Encoding negative events under stress: high subjective arousal is related to accurate emotional memory despite misinformation exposure.
Stress at encoding affects memory processes, typically enhancing, or preserving, memory for emotional information. These effects have interesting implications for eyewitness accounts, which in real-world contexts typically involve encoding an aversive event under stressful conditions followed by potential exposure to misinformation. The present study investigated memory for a negative event encoded under stress and subsequent misinformation endorsement. Healthy young adults participated in a between-groups design with three experimental sessions conducted 48 h apart. Session one consisted of a psychosocial stress induction (or control task) followed by incidental encoding of a negative slideshow. During session two, participants were asked questions about the slideshow, during which a random subgroup was exposed to misinformation. Memory for the slideshow was tested during the third session. Assessment of memory accuracy across stress and no-stress groups revealed that stress induced just prior to encoding led to significantly better memory for the slideshow overall. The classic misinformation effect was also observed - participants exposed to misinformation were significantly more likely to endorse false information during memory testing. In the stress group, however, memory accuracy and misinformation effects were moderated by arousal experienced during encoding of the negative event. Misinformed-stress group participants who reported that the negative slideshow elicited high arousal during encoding were less likely to endorse misinformation for the most aversive phase of the story. Furthermore, these individuals showed better memory for components of the aversive slideshow phase that had been directly misinformed. Results from the current study provide evidence that stress and high subjective arousal elicited by a negative event act concomitantly during encoding to enhance emotional memory such that the most aversive aspects of the event are well remembered and subsequently more resistant to misinformation effects.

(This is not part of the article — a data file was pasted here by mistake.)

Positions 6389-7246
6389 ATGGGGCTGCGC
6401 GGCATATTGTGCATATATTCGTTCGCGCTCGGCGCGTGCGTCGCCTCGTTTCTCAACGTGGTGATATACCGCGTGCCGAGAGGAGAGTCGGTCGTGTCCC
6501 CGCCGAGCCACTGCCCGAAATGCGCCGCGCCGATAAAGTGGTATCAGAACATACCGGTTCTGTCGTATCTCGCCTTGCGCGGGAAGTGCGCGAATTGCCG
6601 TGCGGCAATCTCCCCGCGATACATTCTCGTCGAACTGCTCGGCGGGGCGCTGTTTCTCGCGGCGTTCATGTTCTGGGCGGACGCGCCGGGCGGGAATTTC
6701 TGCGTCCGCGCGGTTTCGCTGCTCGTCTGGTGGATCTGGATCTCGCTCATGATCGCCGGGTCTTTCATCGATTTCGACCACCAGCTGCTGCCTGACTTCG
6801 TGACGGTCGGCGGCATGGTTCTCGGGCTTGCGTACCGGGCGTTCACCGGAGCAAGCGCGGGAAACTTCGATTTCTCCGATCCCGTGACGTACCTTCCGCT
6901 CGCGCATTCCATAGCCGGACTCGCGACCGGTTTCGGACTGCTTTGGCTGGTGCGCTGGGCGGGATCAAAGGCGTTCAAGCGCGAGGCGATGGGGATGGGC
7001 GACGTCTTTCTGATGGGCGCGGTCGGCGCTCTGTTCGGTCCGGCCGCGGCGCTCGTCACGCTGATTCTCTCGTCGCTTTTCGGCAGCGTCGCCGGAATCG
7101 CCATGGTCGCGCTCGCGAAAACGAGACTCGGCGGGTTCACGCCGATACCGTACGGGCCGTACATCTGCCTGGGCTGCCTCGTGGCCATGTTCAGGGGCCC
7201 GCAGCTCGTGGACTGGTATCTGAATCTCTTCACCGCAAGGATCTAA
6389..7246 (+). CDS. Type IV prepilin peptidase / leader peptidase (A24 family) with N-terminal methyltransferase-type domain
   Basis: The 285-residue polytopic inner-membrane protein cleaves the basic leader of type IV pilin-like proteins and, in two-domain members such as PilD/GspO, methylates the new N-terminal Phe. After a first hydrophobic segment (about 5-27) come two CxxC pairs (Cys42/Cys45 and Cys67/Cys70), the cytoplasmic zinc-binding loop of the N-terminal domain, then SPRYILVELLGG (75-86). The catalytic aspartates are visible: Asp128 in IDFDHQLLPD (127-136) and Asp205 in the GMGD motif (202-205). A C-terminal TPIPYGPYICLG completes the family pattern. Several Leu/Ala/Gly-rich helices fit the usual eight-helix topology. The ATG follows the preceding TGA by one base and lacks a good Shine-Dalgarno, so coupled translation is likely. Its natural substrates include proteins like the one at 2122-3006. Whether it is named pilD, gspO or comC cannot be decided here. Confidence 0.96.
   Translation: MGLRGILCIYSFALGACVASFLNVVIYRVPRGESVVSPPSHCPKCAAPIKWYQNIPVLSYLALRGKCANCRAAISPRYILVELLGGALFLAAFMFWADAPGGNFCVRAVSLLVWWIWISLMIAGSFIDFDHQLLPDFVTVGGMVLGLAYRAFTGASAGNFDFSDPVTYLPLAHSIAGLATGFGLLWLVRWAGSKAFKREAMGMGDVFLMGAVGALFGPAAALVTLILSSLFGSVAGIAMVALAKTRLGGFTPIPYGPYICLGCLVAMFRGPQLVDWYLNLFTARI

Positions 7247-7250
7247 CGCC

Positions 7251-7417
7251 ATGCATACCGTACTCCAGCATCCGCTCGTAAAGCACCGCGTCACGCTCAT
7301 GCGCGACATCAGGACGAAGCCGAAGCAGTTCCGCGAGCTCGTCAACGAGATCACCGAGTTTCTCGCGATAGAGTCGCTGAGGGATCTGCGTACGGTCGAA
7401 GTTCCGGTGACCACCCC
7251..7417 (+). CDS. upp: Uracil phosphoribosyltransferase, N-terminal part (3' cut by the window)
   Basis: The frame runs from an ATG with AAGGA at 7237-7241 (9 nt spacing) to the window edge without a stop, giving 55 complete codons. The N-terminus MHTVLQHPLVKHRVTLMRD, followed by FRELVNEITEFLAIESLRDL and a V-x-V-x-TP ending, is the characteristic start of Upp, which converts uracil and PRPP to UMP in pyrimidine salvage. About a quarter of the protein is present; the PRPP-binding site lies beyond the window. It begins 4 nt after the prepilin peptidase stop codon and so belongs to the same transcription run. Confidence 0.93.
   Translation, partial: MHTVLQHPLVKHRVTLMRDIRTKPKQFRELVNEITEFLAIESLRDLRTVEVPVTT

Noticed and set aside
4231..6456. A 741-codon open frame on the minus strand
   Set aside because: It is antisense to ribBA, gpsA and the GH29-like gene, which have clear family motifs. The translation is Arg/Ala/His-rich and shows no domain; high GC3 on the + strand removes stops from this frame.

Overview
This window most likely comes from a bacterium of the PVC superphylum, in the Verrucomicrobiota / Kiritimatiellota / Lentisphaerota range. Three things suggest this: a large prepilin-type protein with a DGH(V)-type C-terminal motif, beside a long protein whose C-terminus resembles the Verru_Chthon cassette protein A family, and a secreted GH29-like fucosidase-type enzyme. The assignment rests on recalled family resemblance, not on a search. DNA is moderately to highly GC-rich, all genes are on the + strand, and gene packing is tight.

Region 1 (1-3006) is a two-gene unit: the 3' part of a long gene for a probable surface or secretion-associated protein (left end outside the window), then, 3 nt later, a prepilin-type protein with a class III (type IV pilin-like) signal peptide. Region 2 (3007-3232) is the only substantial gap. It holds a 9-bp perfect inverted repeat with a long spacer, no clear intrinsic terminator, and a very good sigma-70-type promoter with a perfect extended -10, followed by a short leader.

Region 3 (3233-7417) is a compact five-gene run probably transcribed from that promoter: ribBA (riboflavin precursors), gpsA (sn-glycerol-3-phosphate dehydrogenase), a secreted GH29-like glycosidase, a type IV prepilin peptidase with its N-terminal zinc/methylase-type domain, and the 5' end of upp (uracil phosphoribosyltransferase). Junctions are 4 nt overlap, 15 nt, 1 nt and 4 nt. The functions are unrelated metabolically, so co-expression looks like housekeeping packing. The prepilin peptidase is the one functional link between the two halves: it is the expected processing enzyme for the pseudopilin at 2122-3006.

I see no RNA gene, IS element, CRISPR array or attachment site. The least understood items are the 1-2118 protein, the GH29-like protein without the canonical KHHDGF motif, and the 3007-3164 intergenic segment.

Hoscheidt, SM; LaBar, KS; Ryan, L; Jacobs, WJ; Nadel, L
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